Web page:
Copyright trolls who claimed to own "Happy Birthday" will pay $14M to their "customers"

For decades, Warner/Chappell Music claimed to own the rights to the Happy Birthday song, despite the reams of copyright scholarship and historical research showing they had no legitimate claim.

Still, businesses paid Warner millions as an alternative to costly litigation. Finally, a documentary film about Warner's ridiculous claims, sued and won.

Now Warner/Chappell has settled a claim brought by many of the companies that had paid it for a license over the years and years that they were running their fraud. The music publisher will pay $14 million in penalties and fees.

After the judge’s ruling, Warner and the filmmakers reached a settlement deal that would finally put the song back into the public domain where it belongs (even though Warner still contends it does not) and provide some measure of financial redress for people who were improperly charged for its use.

In a Feb. 8 court filing [PDF], Warner has agreed to set up a fund that will pay out claims totaling up to $14 million.

Of that amount, a maximum of $6.25 million is earmarked for claimants who paid to use the birthday song after mid-June 2009. The remainder of the money will be used to cover claims going back all the way to 1949. Claimants in either group should expect to only recoup a fraction of what they paid to Warner and the various other publishers of the song over the years. As usually happens in a class action, the named plaintiffs will likely receive more. In this case, they are asking for between $10,000 and $15,000.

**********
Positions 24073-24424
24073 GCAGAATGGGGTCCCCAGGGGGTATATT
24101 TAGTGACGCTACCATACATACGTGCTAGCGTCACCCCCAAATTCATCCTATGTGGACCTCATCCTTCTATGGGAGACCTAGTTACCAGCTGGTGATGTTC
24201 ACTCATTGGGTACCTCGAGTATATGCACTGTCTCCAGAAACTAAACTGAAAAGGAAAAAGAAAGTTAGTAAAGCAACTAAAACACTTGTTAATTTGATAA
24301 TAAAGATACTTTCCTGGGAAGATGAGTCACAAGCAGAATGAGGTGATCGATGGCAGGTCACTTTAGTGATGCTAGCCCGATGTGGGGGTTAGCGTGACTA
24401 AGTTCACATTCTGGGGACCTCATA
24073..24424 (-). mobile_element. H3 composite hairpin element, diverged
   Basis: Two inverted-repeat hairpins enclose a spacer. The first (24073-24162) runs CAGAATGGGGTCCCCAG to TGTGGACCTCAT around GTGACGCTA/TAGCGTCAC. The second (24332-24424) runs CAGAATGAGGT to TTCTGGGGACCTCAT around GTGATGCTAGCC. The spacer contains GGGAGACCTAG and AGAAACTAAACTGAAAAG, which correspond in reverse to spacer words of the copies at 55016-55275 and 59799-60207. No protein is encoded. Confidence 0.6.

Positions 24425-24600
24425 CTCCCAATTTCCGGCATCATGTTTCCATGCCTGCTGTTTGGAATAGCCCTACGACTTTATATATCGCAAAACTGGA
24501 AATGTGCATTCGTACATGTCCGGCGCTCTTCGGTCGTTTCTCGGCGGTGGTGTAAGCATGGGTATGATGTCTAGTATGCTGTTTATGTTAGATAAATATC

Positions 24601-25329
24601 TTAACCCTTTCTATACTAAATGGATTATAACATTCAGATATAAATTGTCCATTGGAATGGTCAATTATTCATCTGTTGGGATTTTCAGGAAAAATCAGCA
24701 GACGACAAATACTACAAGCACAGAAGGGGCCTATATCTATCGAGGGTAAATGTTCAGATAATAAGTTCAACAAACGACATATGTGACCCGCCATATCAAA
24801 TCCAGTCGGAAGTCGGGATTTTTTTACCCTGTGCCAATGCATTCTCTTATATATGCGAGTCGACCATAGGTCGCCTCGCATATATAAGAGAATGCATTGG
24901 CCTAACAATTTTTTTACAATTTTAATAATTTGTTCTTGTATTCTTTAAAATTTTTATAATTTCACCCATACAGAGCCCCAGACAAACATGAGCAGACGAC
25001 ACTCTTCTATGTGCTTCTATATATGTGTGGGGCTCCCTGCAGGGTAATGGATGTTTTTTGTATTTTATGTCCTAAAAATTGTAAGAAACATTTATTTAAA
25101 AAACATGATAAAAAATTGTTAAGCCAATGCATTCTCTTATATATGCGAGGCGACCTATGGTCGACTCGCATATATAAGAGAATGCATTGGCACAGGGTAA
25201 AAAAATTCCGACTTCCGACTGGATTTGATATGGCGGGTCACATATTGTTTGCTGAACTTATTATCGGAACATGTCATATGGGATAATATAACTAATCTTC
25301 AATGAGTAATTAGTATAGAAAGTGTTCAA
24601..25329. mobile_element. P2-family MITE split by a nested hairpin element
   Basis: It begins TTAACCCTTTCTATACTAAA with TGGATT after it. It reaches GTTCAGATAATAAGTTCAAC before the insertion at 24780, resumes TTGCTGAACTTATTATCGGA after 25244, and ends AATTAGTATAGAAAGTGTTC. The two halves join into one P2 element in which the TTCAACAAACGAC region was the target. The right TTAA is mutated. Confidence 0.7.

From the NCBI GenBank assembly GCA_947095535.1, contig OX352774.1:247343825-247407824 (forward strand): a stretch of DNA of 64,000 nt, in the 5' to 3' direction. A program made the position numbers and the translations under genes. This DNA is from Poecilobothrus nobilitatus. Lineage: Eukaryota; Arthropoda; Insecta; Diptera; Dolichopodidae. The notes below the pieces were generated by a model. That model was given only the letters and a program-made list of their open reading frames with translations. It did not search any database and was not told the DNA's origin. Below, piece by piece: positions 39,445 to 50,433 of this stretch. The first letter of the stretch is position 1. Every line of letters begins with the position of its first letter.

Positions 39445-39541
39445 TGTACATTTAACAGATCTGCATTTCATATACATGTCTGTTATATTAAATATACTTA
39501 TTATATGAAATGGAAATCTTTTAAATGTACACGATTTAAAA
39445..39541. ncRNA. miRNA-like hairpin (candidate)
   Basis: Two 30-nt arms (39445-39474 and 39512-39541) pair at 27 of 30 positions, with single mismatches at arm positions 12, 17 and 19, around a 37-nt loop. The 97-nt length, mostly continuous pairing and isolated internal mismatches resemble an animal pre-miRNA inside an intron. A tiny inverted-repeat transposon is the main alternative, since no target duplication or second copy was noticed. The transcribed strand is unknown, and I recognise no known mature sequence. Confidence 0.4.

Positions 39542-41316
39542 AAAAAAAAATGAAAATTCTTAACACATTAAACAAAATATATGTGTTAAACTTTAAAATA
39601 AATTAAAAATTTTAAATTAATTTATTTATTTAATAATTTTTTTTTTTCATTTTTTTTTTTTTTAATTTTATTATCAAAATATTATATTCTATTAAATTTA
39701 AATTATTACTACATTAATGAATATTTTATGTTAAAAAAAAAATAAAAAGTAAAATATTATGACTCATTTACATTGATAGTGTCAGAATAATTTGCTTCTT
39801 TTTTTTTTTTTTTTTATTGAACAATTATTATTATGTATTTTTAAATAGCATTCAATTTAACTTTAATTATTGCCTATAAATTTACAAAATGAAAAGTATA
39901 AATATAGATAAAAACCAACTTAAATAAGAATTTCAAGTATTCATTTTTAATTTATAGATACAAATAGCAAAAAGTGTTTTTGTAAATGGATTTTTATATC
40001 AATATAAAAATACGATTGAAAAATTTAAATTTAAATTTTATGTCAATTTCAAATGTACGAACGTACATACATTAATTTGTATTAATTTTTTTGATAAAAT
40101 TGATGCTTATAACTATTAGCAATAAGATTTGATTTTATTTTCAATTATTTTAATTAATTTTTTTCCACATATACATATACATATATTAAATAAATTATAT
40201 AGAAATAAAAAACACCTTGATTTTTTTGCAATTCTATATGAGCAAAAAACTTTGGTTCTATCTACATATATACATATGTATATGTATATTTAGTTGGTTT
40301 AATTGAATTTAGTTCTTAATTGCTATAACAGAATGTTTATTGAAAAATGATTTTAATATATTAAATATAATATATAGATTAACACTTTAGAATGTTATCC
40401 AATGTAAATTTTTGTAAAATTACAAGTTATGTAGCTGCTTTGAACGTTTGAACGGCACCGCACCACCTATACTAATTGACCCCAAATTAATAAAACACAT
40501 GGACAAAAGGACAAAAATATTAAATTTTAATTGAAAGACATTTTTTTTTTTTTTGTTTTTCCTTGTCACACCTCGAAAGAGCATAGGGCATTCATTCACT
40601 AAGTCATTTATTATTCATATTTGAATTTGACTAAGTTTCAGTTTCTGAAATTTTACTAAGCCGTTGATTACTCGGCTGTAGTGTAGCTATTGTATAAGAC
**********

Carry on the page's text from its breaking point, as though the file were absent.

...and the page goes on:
But if the settlement is approved, it’s the lawyers who will come out with a real birthday gift on this one. The lawyers for the plaintiffs are seeking $4.6 million from Warner to cover their costs of the case.

“Happy Birthday” Song Settlement To Pay Out $14 Million To People Who Paid To Use Song [Chris Morran/Consumerist]

(Image: Birthday Cake, Omer Wazir, CC-BY-SA)

Notable Replies

  1. Nelsie says:

    I think some words miss.

  2. BobH says:

    Still, businesses paid Warner millions as an alternative to costly litigation. Finally, a documentary film about Warner's ridiculous claims, sued defended the suit, and won.

    Needs an edit.

  3. What we know is that the words and music both existed in prior to the attempt to copyright. Which makes the copyright invalid.

  4. The issue I was hoping to see addressed was the concealment of evidence by Warner. The way the "damning evidence" was found is a researcher noticing the blurred pages in the scans of the songbook submitted as evidence. Those pages just happened to be the ones with the evidence that showed that the copyright had expired. Those were the only pages that happened to be blurred in that manner.

    I don't think that was a coincidence. I don't think the judge did either.

  5. Hehehe... it all goes back to not getting an Atari VCS when I was a kid...

    You're joshing me (I think!), but of course I do love birthdays - not mine, but those of happy smiling juniors. And my criticism was maybe mean and unnecessary. I just always found it a dull, atonal dirge: na-na-na-na-NA, na-na-na-na-NA, na-NA-Na-na-na-na, NA-Na-na-Na-Na. Maybe it has to be to permeate young minds, I dunno.

    For contrast, the "For (S)He's a Jolly Good Fellow!" refrain which often follows it is a lively, celebratory affair. De gustibus non est disputandum.

    Not that this excuses evil copyright trolling in any way of course, as someone else points out. Hope those Warner lawyers never have a birthday wish come true ever again.

    On a final, semi-related note: I'm not into Springsteen, but he has a strangely touching birthday song called "Surprise, Surprise" which may serve as an alternative HB anthem for grown-ups, should you ever need one (the Beatles have one too, albeit it's a more straightforward rocker).

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